Advisable best practice

  • PO shouldn’t be telling how much work the team should be picking. The team should take a wise decision by looking at previous sprint velocity. The idea is to have sprint success and continuous improvement.

  • Always keep a little buffer for planning next sprint items, unknowns in existing sprints, and tech debts.

  • A lot of teams prefer to keep 20% time aside to deal with tech debts. This may be a good idea while it’s always suggested the team to plan for this 20% during sprint planning and grooming only. What you plan is what can be accomplished.

  • Don’t be very aggressive as the quality of software in most cases is more important over quantity.

  • The team member shouldn’t be picking up multiple stories in advance. Each and every member should pick one story and once done they should move to the next one as per the priority order specified in Sprint. The exception of picking up the items within Sprint should be ok as long as the PO is good with that.

  • Always create a task for stories. Don’t just include tasks that have business values while do consider tasks related to development and testing. For instance testing, code reviews, writing tests, etc. Keep in mind, don’t write too many tasks.

  • Try to break down the story to as small as possible while if the estimation is going beyond then it’s important to divide that into smaller stories. There are instances where you can’t break down the story to the level where you are not getting business value out of it which is OK at times but do avoid this situation as much as possible.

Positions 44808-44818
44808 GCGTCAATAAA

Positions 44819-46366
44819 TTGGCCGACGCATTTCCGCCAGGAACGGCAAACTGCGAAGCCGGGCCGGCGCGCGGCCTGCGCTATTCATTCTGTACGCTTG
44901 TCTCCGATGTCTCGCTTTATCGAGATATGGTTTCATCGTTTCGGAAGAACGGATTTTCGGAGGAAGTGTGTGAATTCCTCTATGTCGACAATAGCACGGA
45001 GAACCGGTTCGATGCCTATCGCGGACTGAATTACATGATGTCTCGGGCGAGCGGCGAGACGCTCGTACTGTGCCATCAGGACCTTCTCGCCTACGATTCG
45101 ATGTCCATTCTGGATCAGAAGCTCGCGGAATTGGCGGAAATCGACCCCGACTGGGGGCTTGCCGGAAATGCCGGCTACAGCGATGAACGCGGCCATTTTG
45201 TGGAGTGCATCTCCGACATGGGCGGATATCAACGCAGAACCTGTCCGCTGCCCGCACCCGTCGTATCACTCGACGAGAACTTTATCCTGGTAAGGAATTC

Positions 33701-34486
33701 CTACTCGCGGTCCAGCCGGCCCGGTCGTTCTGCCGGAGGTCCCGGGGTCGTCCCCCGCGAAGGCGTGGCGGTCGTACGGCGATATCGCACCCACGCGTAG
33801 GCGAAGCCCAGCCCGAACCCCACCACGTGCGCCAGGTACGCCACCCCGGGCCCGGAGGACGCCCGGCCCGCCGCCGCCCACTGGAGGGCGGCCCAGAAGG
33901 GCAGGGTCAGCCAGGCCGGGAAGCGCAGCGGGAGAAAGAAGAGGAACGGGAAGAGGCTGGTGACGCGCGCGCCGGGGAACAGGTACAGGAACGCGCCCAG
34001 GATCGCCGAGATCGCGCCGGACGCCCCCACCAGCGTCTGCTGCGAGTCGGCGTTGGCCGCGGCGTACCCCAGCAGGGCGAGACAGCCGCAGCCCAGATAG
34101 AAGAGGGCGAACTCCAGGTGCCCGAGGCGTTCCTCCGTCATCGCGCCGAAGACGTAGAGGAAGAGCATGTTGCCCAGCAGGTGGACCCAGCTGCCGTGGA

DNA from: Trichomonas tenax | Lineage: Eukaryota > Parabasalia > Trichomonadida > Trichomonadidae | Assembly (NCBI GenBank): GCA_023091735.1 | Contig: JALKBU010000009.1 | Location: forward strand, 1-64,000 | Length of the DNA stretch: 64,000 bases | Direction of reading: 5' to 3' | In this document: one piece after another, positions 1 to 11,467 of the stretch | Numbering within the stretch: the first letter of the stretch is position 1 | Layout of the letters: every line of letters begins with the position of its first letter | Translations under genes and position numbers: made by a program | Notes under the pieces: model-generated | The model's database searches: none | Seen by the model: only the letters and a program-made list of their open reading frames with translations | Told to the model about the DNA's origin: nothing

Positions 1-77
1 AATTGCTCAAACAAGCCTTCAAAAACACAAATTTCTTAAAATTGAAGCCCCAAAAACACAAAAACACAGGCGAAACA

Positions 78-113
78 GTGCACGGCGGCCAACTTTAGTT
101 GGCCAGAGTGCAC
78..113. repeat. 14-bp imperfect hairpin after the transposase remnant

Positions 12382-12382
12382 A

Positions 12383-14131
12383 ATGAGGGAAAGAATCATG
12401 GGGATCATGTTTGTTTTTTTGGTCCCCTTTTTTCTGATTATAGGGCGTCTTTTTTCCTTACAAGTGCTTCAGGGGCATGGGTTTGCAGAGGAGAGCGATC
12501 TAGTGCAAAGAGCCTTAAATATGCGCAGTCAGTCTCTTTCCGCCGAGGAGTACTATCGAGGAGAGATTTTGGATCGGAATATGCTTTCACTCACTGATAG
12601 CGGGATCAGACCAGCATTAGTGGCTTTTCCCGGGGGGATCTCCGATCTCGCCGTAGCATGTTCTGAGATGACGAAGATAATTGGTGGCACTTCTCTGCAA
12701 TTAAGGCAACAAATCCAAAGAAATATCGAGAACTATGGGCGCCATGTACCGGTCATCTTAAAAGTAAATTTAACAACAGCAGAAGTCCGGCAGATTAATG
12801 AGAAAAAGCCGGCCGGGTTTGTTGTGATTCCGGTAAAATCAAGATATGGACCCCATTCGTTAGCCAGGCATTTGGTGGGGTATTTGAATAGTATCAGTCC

• There could be scenarios for a story, where lots of research is involved and there are unknowns that need to be unearthed, prefer to go with Spike.

  • Trust each other and support each other. The best output for a sprint is achieved when everyone works together as a team.

  • Pair programming is strongly encouraged at Knoldus. Generally, two people do not work on the same task in series unless absolutely necessary. It is observed, with the offshore-onshore model, the story is being worked on one story offshore, and further, it is handed off to another team member onshore. These cycles keep repeating. The amount of productivity Loss that happens in this approach is not worth it.

Important Tip – The scope creep can be managed within Sprint with only two ways-

  1. Refuse new work in the middle of Sprint and take up that in the next Sprint.

  2. If it’s absolutely mandatory to pick the work in the middle, you need to take out an equal amount of work from Sprint. Use can use MoSCoW rule to do it. While planning a sprint label user stories as must have, should have, could have and wont have. If priority task needs to be adjusted equal amount of wont have user stories can be swapped out of the sprint.

At times, if teams are done with Sprint in advance, in that case, the team can pick more work while it is always better idea to increase your velocity and focus on tech debts, testing, and quality practices. The team can even spend time on learning which is usually way more important than we usually think.